After most of the work was done I took the bass to the well known Dutch luthier Lucas Suringar. He is also selling the new Stagg RDL bass as I mentioned before in this posting. The one thing I did not trust myself with was planing the rosewood fingerboard… As he has a lot of experience with the Stagg EUB I was more than happy to drive quite a bit further to visit him. And it is always fun to chat with him and other customers while waiting for the work to be finished.
He took off the strings and removed quite a lot from the fingerboard. The planing revealed some lighter spots on the board but I think this only adds character to it. And after re-oiling the board it was a lot less visible anyhow.
In order to be able to plane the board Lucas removed the top nut. On most Staggs this is glued into place and removing it almost certainly will damage the epoxy on the headstock. As it did on my bass too 😦 But I was able to recover the paint flakes and I have glued them back in place at home and the damage is hardly visible. Strangely enough the top nut on my black Stagg was not glued on at all, something he had not seen before on any of the Staggs he had worked on so far.
The nut itself was also modified. On a stock Stagg the string spacing is not correct (too large). This should be 10 mm heart to heart. So three of the four slots were filled with a mixture of super glue and ebony sawdust and some new slots were cut. A quick re-oiling with some linseed oil finished the job.
After all work was done the Stagg played a lot better. No more buzzing! Top job and also at a very reasonable price (about 30-50% less than other quotes I got)!
As I made this website after I bought my second Stagg and because I did a lot of the same mods on that bass too, I will only focus here on the mods I did on the black Stagg that I did not do on the new Stagg. The rest I will document while discussing the new Stagg.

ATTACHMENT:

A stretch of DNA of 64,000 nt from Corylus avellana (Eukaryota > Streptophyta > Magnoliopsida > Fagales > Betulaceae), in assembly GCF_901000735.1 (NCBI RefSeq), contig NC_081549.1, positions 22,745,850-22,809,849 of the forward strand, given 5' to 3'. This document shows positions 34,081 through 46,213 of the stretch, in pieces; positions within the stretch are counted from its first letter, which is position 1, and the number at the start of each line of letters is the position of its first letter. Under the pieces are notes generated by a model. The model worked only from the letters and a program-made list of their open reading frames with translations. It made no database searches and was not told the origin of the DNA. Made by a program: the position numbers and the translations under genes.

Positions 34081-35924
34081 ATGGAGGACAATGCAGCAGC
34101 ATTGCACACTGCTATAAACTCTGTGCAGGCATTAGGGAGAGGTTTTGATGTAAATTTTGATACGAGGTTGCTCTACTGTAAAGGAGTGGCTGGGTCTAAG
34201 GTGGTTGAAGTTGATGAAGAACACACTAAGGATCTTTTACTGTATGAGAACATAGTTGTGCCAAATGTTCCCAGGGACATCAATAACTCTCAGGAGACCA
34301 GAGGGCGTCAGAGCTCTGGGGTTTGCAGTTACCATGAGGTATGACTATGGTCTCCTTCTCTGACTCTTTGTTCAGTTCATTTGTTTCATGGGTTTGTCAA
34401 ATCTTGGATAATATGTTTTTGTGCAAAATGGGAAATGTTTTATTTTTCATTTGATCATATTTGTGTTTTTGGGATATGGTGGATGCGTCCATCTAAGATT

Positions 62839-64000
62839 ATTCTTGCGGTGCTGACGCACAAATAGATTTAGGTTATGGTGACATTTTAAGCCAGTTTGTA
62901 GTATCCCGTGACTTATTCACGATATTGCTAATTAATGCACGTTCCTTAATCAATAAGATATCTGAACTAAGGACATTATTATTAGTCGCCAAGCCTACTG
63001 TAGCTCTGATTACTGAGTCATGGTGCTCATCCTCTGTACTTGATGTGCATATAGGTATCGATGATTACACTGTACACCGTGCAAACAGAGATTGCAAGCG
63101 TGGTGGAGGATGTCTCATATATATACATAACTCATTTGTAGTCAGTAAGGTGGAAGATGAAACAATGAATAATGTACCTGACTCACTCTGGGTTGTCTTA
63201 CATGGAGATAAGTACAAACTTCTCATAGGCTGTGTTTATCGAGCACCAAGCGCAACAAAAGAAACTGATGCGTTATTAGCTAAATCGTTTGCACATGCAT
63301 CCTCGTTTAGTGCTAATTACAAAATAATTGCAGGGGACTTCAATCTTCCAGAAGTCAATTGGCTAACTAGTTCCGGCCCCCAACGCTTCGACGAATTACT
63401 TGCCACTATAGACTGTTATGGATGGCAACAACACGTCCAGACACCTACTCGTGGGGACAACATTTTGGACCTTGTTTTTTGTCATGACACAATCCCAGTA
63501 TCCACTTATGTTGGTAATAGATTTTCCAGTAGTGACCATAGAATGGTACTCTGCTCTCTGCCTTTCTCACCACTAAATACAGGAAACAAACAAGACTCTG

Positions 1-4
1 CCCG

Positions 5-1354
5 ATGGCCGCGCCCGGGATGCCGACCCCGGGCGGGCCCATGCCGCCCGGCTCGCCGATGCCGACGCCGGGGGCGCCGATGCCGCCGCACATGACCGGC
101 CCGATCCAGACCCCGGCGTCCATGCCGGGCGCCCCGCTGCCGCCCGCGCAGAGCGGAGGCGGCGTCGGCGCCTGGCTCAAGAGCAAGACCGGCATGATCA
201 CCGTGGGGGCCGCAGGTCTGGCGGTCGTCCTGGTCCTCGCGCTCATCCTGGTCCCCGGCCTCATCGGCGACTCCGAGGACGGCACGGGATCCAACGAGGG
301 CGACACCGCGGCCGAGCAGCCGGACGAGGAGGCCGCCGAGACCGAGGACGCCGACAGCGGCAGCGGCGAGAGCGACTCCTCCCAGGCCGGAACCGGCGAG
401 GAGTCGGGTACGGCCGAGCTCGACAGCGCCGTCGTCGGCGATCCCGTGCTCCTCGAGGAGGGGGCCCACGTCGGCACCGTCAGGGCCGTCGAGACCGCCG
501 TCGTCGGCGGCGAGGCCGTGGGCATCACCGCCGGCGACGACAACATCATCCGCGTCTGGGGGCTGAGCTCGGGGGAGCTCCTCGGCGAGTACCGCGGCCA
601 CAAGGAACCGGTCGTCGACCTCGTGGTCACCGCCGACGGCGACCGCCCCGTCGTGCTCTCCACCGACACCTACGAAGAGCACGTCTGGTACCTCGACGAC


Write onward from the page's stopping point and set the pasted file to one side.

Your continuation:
I am afraid I did not take too many pictures because I did not know back then that I would make a website about it…
When I bought the Stagg the strings rattled severely. The main reason was that the fingerboard was not flat. As this is a painted fingerboard (using heavy epoxy) the paint has to dry out very evenly to get a flat board. And on this bass it had not… So In decided to unmount the neck and try to even out the uneven paintjob. Good idea? No…
Although the paint was applied in a pretty thick layer I sanded right through it pretty fast, thus ending up with a bad looking FB. So I decided to remove all paint from the fingerboard and redye it. This was a long and painful process as below the black epoxy was a thick and hard layer of transparent filler that was very hard to remove. I ended up scraping the board clean meticulously and cut myself several times on the sharp scrapers.. 😦
After scraping the fingerboard clean I turned the thrus rod clockwise as much as I could to give the neck a somewhat convex shape. My theory was that when I now sanded the FB flat and smooth and afterwards turned the thrus rod as much counter clockwise this would create a little bit of relief in the FB. … Well, it did not. Fitting a thrus rod to a neck as thick as on the Stagg is of no use at all!
The last phase was re-dying the fingerboard using Fiebing leather dye I got from a local shop (Guitar Supplies). This worked out pretty well. It was a shame the fingerboard was filled at the bottom with “liquid wood” or something. Don’t know what it was but the Fiebing did not stick to it. After drying I sealed in the dye with a few coats of Birchwood-Casey Tru-Oil to prevent me from getting black fingertips every time I played the bass.
After all this I had at least a nice and even fingerboard without bumps. The bass played a lot better but as the fingerboard still had no relief I had to adjust the action to be pretty high in order to prevent the E and A string from rattling. To get it done properly I would have to take the bass to a luthier. But that is not cheap and therefore I started thinking if it would perhaps be a better idea to sell the bass and buy me a new rosewood Stagg version…
Because I like the look of a non-painted bridge I decided to strip the paint of the Stagg bridge. A bad idea… The epoxy was applied very thick and it was impossible to get it out of all corners of the bridge. And to make things worse… the bridge on this bass was made of two kinds of wood! The bottom was some sort of reddish hardwood like meranti and the top was made of maple. So, even if I could get it perfectly stripped it would look like shit… So I dyed it black again using Fiebings…
Below a few pictures of the black Stagg as it looked when it was finished. A few weeks later the black Stagg found a new owner. In the end I did not loose any money on it but I learned a lot from it!
The redyed bridge
The Stagg in the Stagg stand
Detail of the fingerboard
Head of the Stagg
The filled spot on the fingerboard
Overview from the E side